29 July 2005

Army begins dismantling its posts

BBC


The army has begun dismantling posts in south Armagh

The Army has begun dismantling a number of security posts and bases in south Armagh following the IRA's statement saying it had ended its armed campaign.

A base at Forkhill will close, while a watchtower at Sugarloaf Mountain and an observation post at Newtownhamilton police station will also be removed.

The British and Irish governments are considering the next steps to restore power-sharing in Northern Ireland.

An updated programme of "security normalisation" will be published soon.

Commenting on the posts' closure, the Army's general officer commanding, Lieutenant General Sir Reddy Watt, said: ''In light of yesterday's developments, the chief constable and I have decided that a further reduction in security profile is possible.''

Sinn Fein has welcomed the move.

"The start made today must be built upon in the days and weeks ahead, not just in south Armagh but across the six counties," Newry and Armagh MP Conor Murphy said.

"The demilitarisation of communities is an important element in consolidating the progress already made and ensuring that we build a new future free from conflict and division."

However, unionists have reacted angrily to the news.

The DUP's Arlene Foster said it was "criminally irresponsible".

"It's startling that when the IRA give a statement saying they will stop what they should never have been doing, that the government acts so soon," she said.

The UUP's Danny Kennedy said it was outrageous that the government had "foolishly decided to act on IRA words alone".

'Witnesses'

The DUP is also demanding that pictures are taken of IRA weapons being destroyed as proof.

However, Taoiseach Bertie Ahern said he believed photographic evidence of IRA decommissioning was not necessary.

Mr Ahern said it was "significant" that "witnesses from both traditions will be involved".

"The carrying out of these IRA commitments will have to be objectively verified by the appropriate bodies," he added.

The British government also intends to introduce legislation in the autumn to allow paramilitary fugitives to return home.



In a statement released on Wednesday, the IRA said it would pursue exclusively peaceful means.

Northern Ireland Secretary Peter Hain has indicated he is ready to push forward with a number of measures which were put on ice after the failure to achieve a breakthrough leading to the restoration of devolution in 2003.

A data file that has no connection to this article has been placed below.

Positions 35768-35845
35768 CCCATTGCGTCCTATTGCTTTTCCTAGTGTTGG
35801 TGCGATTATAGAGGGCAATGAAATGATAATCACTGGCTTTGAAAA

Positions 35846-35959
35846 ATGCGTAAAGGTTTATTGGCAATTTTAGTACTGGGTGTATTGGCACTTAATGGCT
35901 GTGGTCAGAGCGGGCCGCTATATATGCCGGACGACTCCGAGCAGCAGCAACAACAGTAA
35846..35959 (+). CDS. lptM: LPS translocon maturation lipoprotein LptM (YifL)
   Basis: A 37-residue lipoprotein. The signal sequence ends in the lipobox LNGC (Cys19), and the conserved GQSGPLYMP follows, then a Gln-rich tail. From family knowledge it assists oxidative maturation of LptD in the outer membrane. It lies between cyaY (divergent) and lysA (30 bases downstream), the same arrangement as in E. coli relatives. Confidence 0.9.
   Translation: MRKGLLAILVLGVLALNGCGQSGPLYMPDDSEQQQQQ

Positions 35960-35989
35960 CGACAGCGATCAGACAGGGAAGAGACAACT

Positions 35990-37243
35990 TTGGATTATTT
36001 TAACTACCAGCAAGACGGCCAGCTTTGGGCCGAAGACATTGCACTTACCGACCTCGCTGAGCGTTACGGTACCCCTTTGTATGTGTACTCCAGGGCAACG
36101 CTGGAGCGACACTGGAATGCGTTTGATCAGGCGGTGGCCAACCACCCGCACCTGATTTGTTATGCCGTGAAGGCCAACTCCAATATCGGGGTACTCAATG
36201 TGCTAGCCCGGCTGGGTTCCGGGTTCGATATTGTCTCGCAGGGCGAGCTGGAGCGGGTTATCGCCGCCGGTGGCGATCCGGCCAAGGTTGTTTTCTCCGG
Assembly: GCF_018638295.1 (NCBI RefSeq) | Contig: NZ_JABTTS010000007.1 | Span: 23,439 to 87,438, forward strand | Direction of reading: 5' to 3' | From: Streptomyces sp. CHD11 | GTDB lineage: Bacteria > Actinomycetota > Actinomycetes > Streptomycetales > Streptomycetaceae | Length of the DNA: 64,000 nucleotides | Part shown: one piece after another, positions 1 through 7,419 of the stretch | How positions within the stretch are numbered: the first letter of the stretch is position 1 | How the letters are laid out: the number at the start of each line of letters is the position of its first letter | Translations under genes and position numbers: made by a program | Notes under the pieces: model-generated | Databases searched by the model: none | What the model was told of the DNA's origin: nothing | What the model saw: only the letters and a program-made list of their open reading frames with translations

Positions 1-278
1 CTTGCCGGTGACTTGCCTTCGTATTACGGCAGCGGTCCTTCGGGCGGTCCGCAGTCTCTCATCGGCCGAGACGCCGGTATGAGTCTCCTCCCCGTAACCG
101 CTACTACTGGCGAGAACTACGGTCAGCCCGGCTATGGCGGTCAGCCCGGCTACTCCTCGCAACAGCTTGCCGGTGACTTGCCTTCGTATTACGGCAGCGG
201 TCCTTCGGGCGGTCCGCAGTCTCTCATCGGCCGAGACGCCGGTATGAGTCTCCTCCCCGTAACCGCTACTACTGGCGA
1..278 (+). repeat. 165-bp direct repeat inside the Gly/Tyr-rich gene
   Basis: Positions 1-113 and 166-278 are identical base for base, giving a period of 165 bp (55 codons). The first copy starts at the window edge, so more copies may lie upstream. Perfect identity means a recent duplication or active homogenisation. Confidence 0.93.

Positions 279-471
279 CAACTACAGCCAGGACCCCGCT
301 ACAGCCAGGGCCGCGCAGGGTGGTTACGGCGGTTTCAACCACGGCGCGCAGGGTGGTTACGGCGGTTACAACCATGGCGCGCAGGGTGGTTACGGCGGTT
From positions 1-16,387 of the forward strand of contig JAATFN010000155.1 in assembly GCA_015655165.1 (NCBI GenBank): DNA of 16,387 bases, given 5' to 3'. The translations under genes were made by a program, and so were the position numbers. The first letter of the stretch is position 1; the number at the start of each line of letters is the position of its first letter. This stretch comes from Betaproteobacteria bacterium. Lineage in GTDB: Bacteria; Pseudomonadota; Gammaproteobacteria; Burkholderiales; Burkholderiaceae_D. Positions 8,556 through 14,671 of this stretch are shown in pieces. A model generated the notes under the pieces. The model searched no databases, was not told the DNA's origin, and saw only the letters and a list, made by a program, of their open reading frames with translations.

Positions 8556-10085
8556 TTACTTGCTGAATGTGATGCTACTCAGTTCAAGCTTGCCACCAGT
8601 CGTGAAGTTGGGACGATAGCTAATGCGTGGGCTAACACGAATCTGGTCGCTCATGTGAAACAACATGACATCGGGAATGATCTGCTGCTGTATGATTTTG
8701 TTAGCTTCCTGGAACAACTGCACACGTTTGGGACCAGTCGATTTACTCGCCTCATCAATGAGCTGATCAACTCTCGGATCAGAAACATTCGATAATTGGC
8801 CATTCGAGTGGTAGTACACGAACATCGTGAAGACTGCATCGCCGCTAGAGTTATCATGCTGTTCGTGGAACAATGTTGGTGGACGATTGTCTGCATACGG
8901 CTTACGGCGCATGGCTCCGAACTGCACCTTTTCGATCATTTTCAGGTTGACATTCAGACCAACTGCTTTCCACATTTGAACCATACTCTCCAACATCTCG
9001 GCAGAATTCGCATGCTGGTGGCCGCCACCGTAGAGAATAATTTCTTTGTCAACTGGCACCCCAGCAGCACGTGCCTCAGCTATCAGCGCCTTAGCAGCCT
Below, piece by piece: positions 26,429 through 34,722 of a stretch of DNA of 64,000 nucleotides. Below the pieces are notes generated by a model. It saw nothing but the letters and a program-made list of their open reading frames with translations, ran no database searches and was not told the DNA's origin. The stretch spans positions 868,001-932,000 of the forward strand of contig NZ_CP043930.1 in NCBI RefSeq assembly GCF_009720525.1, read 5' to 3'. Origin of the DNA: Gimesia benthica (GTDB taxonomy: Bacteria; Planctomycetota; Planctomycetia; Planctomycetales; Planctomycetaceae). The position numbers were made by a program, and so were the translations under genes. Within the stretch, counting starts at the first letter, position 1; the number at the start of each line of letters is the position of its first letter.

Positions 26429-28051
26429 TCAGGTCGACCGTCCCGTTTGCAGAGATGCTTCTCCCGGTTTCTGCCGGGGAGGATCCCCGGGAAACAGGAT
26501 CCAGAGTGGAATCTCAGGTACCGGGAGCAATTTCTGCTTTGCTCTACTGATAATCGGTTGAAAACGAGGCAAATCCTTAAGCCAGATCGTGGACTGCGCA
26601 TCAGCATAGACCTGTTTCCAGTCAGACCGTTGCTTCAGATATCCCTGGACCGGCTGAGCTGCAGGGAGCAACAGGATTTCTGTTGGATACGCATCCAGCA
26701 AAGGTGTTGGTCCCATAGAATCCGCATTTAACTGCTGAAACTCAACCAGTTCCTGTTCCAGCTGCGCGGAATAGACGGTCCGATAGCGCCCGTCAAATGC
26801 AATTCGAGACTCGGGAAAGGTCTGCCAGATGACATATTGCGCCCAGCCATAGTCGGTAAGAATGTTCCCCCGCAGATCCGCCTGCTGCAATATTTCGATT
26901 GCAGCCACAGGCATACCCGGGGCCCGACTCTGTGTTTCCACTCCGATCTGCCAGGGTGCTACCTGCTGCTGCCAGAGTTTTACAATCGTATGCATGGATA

BBC Northern Ireland political editor Mark Devenport said government ministers would now expect to see some major acts of disarmament.

"On the political front, there may be a brief lull during August, but discussions are expected to get under way in earnest in September.

"The DUP remains openly sceptical," he said.

"But the government hopes that if the IRA is as good as its word, positive reports from the four-strong commission which monitors paramilitary activity will encourage unionists to seriously engage with republicans sometime early next year."

The IRA statement, released on Thursday, said: "All volunteers have been instructed to assist the development of purely political and democratic programmes through exclusively peaceful means."

Sinn Fein President Gerry Adams said the move was a "courageous and confident initiative" and that the moment must be seized.

Prime Minister Tony Blair said the statement, ending 30 years of violence, was a "step of unparalleled magnitude".

Mr Hain said a return to devolved government at Stormont would not happen soon.

But - eventually - he would like to see the leader of the Democratic Unionists, the Reverend Ian Paisley, as the first minister.

Republicans had been under intense pressure to end IRA activity after the £26.5m Northern Bank raid in December and the murder of Belfast man Robert McCartney in January.

Political talks last year failed to restore devolution, which stalled amid claims of IRA intelligence gathering at Parliament Buildings, Stormont, in 2002.

The Provisional IRA's campaign of violence was aimed at forcing an end to the British presence in Northern Ireland, leading to a united Ireland.

Comments:
As a poster (and friend of mine) stated on the 'IRBB ' -
'The Brits looking for a clap on the back for removing something that should not have been there in the first place .'

They should get the hell out of this country altogether .

Sharon.
 
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